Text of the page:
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Jason Young Christinerose Gallery, New York, New York Natalie Rivera

Jason Young, Untitled, 1996
12" x 12", acrylic and resin on wood

At first glance, you might be tempted to wear Jason Young's paintings instead of hanging them on your wall. Wouldn't that brown and white lizard painting make a great bag! Anyone knowledgeable about haute couture would wonder how often the artist flips through the pages of Vogue and Women's Wear Daily for inspiration. As you examine the works more closely, you start to notice that Jason Young's surfaces are not very traditional painterly surfaces. Walk by a painting and the colors change dramatically with the light. The paintings are glassy smooth squares on the surface, but are composed of multiple layers that display a translucent topography.

Jason Young, an artist from Vancouver, creates stratified pods of colors and patterns, deep and constantly shifting with the play of incidental light. This effect is achieved in a slick manner with epoxy (which acts as a man-made amber, fossilizing images permanently). Through this inorganic material, Young develops a dialogue with the organic. The organic arises from patterns made from vinyl templates, stamped with the impressions of exotic leathers. They are laid into the gelling epoxy, removed, painted, scrubbed into relief, and overlaid with the next pattern. Many of the patterns are mixed leathers, creating unusual hybrids. Imbedded in some paintings, we find artificial nails, eyelashes, plastic ferns, and other various artificial foliage. Here is "artificial" nature at its most artificial. The union of nature and artifice approaches beauty while falling just short of kitsch.

For Young there are no issues about delivering an aesthetically-pleasing painting. Obviously, he is a painter who gives homage to beauty. Yet in these hybrid patterns you also find an element of repulsion: Young is infatuated with the skin of dead reptiles. No one can accuse Young's aesthetic of being decorative. There are too many issues, one being that for Young, reality is not an option in his work. To encase real animal skins would have less appeal (much less be illegal). Reality often has less appeal. Young's paintings approach nature the way a designer approaches his or her materials. Young feels it is permissible, and even desirable, to improve upon nature.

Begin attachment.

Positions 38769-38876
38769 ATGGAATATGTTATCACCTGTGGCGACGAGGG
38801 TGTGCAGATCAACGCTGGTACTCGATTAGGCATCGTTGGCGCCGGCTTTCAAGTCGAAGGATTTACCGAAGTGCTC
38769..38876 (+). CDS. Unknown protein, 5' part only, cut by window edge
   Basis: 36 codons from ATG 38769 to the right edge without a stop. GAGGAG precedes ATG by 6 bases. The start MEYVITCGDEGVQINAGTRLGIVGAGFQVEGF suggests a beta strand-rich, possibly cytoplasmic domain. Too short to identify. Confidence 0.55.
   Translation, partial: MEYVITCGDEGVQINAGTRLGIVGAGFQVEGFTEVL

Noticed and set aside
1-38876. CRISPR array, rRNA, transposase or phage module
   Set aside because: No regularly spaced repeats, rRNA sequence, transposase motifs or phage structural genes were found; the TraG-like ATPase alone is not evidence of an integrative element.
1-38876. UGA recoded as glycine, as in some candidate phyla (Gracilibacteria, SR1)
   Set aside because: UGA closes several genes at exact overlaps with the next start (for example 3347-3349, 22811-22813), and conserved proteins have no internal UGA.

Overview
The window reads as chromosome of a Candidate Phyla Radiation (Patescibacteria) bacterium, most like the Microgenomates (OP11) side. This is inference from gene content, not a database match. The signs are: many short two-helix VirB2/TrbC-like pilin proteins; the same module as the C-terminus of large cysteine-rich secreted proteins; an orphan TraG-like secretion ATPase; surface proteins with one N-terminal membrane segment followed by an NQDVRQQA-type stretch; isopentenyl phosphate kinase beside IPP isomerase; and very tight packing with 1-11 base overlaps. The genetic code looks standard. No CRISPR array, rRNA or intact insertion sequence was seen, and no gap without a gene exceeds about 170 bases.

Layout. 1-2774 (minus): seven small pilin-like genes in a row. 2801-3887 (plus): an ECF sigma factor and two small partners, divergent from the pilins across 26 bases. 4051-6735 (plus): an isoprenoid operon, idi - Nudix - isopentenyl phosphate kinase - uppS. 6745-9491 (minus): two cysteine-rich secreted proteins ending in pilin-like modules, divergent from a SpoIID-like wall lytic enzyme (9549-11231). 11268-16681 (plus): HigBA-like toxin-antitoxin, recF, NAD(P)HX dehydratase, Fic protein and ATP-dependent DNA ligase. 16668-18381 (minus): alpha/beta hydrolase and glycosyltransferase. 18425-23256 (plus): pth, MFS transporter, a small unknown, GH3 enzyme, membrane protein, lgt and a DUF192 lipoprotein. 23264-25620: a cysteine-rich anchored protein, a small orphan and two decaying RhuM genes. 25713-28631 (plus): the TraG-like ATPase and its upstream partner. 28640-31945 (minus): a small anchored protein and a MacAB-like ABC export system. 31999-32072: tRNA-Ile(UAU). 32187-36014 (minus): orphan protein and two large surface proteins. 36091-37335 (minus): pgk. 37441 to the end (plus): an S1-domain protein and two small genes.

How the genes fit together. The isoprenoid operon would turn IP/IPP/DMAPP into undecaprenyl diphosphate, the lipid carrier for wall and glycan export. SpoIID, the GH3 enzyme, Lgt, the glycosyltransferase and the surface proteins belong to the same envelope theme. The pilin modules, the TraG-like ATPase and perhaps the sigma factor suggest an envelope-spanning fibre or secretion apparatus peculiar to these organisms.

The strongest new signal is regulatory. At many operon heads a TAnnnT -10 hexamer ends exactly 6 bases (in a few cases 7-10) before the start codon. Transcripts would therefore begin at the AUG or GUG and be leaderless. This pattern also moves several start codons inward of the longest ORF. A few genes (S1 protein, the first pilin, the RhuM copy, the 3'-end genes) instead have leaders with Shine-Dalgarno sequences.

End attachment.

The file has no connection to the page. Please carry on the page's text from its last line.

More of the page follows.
Young's abstraction reflects social influences, especially America's fascination with artificial nature--a subject that has found its way into nearly every aspect of our culture. Virtual reality, Disney World, Las Vegas and its new hotel/casinos with artificial environments, are just a few samples of this recent social phenomenon. America is satisfied with copies. Not only does a copy make one feel like they have the original, in many cases a copy is just as good (and in some cases) even better. Does art have to go to such extremes to attract a crowd? Architecture critic Ada Louise Huxtable explains this fascination with artificial nature by referring to French philosopher Jean Baudrillard, who argues that the simulation replaces the original to become the reality in most minds, even if this is not overtly expressed, even in those places meant to guard the uniqueness and the meaning of the work of art.

America's fascination with the artificial can be explained by its obsession with reality--an obsession that will lead to the possession of the object in any manner. We have become indifferent to authenticity, loss of historical culture and aesthetic meaning. Perhaps Young's hybrid art forms answer the question that--just like in our architecture, entertainment, and culture--we Americans have reality voided and illusion preferred.

Natalie Rivera

New York, New York

1997

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